In his harrowing, surprisingly funny memoir, he discusses his warring identities as an Iranian-American.
As an Iranian-American Muslim, I also worry for myself, for my family and for my community.
The community has demonstrated political power, but it must do more to offset a potential blow to U.S.-Iran relations in these uncertain times.
This isn't a plea to ask Iranian-Americans to vote for Hillary Clinton. However, when it comes to minorities, it's unclear whether we stand a chance against a man who spews vitriol and rants about bans and walls.
Visiting your family in Iran does not connote an "allegiance" to the Iranian government. Being born to an Iranian parent does not make you less of an American.
Not only is this law discriminatory and unreasonable as a method of safeguarding national security, but the inclusion of Iran on the list of prohibited ethnicities to have and countries to have visited begs the question, why was it included?
. The Visa Waiver Program Improvement and Terrorist Travel Prevention Act of 2015 (henceforth referred to as H.R. 158) effectively renders dual citizens and those who have traveled to Iran, Iraq, Sudan, and Syria second-class citizens by creating a two-tiered system of citizenship.
I could discuss the many wrongs of this bill from the perspective of someone who is an American born citizen. Yet, I have realized that our nationality of birth is not as relevant as we may have perceived it to be, because the prejudice that pervades our humanity speaks volumes.
Because my Iranian-born parents automatically passed down their nationality on to me through jus sanguinis laws and I am an Iranian-American dual national, now I'm uncertain if freely traveling to see my family will be a possibility due to the recent passage of a discriminatory House bill
Congress Is About to Pass a Dangerously Racist Bill. Our Response Must Be Solidarity Against Islamophobia.
The law passed the House of Representatives and is now headed to the Senate, after which President Obama will have to vote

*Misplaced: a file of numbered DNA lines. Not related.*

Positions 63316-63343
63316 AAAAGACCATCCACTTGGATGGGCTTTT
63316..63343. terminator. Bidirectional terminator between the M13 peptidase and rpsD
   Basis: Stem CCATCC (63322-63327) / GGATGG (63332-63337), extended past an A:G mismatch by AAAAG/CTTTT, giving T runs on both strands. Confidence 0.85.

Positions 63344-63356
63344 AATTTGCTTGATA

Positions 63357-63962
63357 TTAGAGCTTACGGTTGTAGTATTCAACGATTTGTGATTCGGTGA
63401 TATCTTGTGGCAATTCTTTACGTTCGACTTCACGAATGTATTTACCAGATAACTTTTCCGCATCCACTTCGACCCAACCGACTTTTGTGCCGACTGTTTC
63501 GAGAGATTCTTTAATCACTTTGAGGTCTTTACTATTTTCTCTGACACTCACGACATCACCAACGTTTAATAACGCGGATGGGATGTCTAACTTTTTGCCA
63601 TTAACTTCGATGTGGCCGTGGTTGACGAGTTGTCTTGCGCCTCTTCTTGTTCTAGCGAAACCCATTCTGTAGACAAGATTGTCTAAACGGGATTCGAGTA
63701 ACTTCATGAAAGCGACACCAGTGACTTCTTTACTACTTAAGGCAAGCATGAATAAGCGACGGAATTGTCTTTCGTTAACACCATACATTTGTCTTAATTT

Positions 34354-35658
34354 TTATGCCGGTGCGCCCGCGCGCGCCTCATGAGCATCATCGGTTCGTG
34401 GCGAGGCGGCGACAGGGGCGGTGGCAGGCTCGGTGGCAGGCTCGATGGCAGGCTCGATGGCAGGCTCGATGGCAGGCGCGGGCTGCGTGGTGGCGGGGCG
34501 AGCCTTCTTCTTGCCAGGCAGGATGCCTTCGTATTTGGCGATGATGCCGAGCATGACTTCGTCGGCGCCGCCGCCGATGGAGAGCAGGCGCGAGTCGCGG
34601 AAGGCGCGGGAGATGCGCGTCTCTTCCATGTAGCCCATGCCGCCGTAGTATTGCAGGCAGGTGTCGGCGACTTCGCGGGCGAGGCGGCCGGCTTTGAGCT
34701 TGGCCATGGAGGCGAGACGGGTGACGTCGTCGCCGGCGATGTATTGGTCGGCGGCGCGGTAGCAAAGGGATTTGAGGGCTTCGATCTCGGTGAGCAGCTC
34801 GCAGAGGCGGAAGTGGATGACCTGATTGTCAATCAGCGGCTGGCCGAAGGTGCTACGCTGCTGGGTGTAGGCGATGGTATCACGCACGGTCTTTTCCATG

I am disappointed that you have given the House your blessing regarding the Visa Waiver program which will bar Iranian-Americans from a 38-nation visa waiver program that allows visits to signatory countries for up to 90 days without a visa, along with dual nationals from Iraq, Sudan and Syria, as well as anyone who has been to any of these four countries in the past five years.
Q: How do you think Iran's tech/startup culture is changing Iran's image in the international community? MA: Innovative, dedicated
As a young individual observing all of this and thinking of the future of our society, I worry that the many voices of reason -- the many voices encouraging unity, diplomacy and peace -- struggle to be heard in all the hysteria. Controversy, after all, sells. I get it.
Flooding my Twitter trail and buzzing in my ears is all this noise about Iran. From celebratory photos of Tehran's streets following the news of a historic nuclear deal to fearful anti-Iran speech to cultural icebreakers like Shahs of Sunset -there is an effort to show the world the "real" image of Iran.
Today, we are at crossroads, not only in American politics but in American minds, of our view of Iran. Do we forgive the transgressions of the past and forget the chants of Death bestowed upon the Great Satan, whose citizen were marched on television blindfolded and branded spies; or do we refuse to see a population that is consistently asking for less Islam in their government and more freedoms akin to the democracy we implement here at home?
For Persians, NoRooz is our strongest point of pride. It is the moment that brings us all together, from various religions and social beliefs to economic realities and ideological tendencies, we all see the moment that Winter turns to Spring, as the moment that we reclaim our common Persian heritage.
Celebrated globally on March 8th, International Women's Day represents an opportunity to celebrate the achievements of inspirational women while calling for greater equality. It is in this spirit that I would like to highlight the acts of courage by these seven extraordinary women.